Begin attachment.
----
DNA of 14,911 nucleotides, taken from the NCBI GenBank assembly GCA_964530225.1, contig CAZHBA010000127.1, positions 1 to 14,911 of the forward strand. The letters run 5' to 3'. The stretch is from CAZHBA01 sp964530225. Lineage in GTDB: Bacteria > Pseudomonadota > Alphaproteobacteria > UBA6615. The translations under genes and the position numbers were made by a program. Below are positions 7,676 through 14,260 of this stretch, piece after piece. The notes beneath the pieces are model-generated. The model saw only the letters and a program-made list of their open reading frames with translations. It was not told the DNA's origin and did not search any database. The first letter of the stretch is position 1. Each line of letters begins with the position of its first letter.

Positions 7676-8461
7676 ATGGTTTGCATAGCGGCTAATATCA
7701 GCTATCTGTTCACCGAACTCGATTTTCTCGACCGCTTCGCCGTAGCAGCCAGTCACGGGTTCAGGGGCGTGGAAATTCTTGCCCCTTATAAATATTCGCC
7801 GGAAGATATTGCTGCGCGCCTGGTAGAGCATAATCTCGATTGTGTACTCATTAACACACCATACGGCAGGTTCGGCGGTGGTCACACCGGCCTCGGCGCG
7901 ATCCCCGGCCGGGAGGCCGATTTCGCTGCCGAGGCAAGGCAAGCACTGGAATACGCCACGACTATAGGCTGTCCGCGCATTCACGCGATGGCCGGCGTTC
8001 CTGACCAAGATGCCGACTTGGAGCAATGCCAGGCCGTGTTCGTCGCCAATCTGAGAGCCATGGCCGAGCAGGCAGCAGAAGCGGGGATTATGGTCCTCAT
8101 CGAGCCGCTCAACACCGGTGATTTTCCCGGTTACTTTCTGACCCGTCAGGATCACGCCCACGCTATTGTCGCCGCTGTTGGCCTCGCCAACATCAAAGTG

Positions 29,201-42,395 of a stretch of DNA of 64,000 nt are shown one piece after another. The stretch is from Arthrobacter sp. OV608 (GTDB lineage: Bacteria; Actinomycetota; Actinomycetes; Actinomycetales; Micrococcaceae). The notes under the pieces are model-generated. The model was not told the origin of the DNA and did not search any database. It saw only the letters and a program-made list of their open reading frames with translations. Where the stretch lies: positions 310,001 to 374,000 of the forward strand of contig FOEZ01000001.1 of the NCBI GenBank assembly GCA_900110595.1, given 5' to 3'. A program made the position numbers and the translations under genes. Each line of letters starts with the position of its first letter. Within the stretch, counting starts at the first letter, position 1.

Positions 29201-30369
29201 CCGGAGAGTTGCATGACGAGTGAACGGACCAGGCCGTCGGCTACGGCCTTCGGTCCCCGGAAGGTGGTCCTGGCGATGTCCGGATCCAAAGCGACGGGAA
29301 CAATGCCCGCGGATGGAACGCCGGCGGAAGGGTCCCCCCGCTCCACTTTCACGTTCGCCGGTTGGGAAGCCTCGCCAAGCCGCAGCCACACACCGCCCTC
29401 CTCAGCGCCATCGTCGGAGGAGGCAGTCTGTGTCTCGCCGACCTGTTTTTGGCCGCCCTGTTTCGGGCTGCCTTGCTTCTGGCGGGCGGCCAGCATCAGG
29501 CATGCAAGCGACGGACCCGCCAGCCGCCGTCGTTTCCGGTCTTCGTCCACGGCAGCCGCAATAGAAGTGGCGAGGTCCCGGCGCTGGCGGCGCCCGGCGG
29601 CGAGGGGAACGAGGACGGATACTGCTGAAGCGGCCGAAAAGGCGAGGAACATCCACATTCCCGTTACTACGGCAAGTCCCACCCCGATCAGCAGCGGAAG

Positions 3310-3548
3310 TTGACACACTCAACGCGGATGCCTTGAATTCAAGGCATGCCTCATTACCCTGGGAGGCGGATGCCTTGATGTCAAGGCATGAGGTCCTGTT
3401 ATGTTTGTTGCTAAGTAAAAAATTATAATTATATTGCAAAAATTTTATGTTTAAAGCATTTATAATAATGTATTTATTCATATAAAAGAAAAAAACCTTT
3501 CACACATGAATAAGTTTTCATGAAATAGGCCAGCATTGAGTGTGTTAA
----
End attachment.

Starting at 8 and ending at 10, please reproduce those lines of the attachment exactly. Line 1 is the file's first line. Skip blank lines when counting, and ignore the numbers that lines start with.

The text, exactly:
8101 CGAGCCGCTCAACACCGGTGATTTTCCCGGTTACTTTCTGACCCGTCAGGATCACGCCCACGCTATTGTCGCCGCTGTTGGCCTCGCCAACATCAAAGTG

Positions 29,201-42,395 of a stretch of DNA of 64,000 nt are shown one piece after another. The stretch is from Arthrobacter sp. OV608 (GTDB lineage: Bacteria; Actinomycetota; Actinomycetes; Actinomycetales; Micrococcaceae). The notes under the pieces are model-generated. The model was not told the origin of the DNA and did not search any database. It saw only the letters and a program-made list of their open reading frames with translations. Where the stretch lies: positions 310,001 to 374,000 of the forward strand of contig FOEZ01000001.1 of the NCBI GenBank assembly GCA_900110595.1, given 5' to 3'. A program made the position numbers and the translations under genes. Each line of letters starts with the position of its first letter. Within the stretch, counting starts at the first letter, position 1.

Positions 29201-30369